Chitin carapace of a lobster
Conservation of the chitin carapace of a lobster was a challenge indeed.
The lobster had been set on a piece of ruffle-board painted blue, whereas its body was surrounded with thin wires that fastened every limb onto the base. Some jolts, however, had caused broken limbs and they were there only thanks to the wire within the pieces [fig 31]. Some smaller details were missing, such as the tips of the right-side whiskers, the tips of the keratin scales on the carapace and the edge of the tail fin [fig 32], [fig 33], [fig 34],[fig 35]. The owner of the stuffed crustacean wished it spruced up and a new, better-coloured slab made, so to say the object should be made displayable.
First of all the crustacean was dismounted and every broken piece was set in its proper place according to the anatomy of a lobster.
For repairing the chitin carapace Japanese paper and wheat-starch paste were the best means. The paper had been toned before
The new base was made of wood and stained brown like the owner wished. The crustacean was placed on the slab and fixed with new thin copper wire in the same way, as it had been fastened before. For fixing, holes were bored into the base under every limb. This helped to fasten the fragile details onto the slab [fig 43], [fig 44]. The new base was covered with green broadcloth on the reverse side and provided with two hanging loops [fig 45], [fig 46].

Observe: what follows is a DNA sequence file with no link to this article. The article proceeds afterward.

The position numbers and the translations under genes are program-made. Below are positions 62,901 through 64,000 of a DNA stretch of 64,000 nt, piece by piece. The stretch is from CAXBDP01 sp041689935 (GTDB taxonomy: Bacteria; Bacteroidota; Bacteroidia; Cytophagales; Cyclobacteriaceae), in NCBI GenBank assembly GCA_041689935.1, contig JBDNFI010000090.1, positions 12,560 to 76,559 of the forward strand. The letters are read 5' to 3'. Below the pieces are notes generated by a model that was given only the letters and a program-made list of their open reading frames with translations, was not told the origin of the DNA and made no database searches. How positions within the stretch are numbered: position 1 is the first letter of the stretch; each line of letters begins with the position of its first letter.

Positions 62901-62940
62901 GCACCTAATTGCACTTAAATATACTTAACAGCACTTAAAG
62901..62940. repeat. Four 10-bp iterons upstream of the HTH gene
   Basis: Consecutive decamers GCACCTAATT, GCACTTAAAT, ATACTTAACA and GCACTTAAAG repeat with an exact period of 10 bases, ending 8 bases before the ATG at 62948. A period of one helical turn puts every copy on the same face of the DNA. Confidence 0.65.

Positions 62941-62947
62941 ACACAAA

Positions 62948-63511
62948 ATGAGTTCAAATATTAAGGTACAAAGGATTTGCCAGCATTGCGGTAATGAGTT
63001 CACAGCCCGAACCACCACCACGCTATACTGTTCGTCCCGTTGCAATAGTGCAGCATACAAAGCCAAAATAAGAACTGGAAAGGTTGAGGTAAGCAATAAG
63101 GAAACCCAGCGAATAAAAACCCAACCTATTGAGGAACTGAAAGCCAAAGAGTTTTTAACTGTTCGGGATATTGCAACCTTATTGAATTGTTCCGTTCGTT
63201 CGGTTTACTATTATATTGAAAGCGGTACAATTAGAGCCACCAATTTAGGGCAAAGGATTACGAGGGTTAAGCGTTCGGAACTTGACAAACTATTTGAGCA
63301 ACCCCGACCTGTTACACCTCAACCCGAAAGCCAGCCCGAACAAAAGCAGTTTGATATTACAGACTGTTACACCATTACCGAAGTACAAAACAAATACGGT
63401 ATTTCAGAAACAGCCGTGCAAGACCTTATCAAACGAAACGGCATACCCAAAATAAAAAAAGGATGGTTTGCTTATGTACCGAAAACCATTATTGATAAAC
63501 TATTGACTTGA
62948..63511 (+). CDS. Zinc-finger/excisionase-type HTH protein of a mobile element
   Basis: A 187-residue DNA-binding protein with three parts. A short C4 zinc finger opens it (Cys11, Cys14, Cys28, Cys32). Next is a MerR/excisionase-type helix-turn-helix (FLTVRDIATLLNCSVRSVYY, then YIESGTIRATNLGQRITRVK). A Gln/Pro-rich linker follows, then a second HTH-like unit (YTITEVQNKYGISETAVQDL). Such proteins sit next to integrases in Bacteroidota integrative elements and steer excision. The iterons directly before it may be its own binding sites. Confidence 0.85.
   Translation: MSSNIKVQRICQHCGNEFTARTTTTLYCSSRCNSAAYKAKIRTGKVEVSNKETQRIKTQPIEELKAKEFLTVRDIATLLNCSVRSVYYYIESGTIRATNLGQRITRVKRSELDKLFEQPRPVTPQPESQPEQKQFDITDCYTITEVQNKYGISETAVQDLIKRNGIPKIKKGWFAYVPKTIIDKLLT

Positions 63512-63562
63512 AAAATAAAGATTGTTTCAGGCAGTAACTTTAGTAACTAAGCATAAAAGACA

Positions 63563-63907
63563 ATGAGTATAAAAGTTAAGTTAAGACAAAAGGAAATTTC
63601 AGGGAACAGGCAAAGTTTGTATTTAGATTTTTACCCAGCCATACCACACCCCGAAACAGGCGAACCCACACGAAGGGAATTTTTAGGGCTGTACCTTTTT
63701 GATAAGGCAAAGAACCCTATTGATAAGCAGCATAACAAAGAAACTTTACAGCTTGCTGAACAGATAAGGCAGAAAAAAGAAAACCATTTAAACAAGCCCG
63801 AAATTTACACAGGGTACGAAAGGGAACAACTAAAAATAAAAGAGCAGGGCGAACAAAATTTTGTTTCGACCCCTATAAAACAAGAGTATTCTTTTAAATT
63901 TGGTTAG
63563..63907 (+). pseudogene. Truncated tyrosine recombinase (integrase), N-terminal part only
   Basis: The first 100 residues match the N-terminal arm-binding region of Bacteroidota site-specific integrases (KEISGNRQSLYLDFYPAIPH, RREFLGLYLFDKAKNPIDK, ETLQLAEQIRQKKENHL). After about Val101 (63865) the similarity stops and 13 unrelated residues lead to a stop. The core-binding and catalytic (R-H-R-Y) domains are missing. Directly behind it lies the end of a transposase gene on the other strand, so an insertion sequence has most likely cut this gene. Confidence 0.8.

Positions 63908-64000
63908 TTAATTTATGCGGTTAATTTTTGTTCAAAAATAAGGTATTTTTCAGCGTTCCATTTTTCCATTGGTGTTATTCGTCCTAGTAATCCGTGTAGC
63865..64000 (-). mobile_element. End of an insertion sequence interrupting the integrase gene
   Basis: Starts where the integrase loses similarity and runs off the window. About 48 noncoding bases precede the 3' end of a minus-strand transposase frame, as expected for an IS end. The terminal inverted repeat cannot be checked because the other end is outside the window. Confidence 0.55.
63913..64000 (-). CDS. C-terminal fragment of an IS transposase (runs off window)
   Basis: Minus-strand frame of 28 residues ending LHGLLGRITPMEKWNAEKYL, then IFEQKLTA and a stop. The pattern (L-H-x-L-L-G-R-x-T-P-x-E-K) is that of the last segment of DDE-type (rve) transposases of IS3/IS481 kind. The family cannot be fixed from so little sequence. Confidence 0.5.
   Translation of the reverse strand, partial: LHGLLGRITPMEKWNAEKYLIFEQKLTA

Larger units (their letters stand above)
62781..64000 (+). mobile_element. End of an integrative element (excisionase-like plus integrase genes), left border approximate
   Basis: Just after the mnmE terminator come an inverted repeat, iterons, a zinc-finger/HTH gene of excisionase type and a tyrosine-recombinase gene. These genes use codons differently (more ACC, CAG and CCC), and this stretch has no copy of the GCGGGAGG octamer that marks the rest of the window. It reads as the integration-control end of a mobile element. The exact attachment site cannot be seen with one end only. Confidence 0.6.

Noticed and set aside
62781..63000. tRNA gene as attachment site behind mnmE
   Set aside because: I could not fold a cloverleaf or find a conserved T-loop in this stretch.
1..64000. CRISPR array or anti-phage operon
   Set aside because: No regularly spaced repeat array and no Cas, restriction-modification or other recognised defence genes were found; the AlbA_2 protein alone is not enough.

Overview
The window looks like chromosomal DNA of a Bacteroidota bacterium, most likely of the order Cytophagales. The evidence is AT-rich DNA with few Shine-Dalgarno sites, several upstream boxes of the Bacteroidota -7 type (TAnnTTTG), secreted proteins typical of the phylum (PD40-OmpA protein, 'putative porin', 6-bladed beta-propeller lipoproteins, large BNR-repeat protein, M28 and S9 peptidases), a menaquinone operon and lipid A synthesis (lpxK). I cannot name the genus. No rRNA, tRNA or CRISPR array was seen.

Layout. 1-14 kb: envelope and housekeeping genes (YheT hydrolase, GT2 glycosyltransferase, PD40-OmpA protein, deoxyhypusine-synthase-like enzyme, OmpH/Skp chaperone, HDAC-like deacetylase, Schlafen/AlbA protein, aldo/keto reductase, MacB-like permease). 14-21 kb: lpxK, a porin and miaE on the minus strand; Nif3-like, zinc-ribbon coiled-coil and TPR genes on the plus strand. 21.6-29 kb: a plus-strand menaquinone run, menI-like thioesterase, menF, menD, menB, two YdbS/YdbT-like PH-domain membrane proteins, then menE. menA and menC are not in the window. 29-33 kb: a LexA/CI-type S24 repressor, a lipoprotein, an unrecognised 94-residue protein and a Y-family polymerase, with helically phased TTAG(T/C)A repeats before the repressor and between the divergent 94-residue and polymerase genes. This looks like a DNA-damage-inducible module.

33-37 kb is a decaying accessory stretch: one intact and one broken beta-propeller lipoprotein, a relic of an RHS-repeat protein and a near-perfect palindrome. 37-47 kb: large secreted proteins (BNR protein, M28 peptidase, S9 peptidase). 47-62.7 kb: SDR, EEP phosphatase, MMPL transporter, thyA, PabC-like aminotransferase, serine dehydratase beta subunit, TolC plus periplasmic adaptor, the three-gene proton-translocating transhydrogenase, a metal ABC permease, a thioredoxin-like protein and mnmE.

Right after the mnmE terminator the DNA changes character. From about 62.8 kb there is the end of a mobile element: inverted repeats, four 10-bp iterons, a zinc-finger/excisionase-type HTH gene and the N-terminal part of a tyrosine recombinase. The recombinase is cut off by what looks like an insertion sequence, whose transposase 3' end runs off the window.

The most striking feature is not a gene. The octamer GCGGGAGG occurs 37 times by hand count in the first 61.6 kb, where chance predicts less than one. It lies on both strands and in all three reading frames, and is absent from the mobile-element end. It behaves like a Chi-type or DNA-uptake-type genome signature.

Objects of several mixed materials are being brought onto my work-desk. Most of them are museum pieces. Thus it is vital in their conservation that the used materials could be later removed from the object. The best way for achieving this is to use natural materials that have been used in conservation for a long time already. That is why my favourite stuff is Japanese paper (kozo and others) and wheat-starch paste. I mostly use 20g/m2 and 40g/m2 Japanese paper that is suitable for filling small holes (like moth- and nail-holes) and repairing losses that would be beneath the covering material (in bindings or drawers under corners or locks). Minor repairs are done for textile also, when a drawer’s or a case’s interior lining needs mending at the back.
Thanks to the good adherence of Japanese paper and the strength of its fibre it is good for conservation in company with suitable glue. It is a bonus that, if necessary, the repairs can be later removed as well.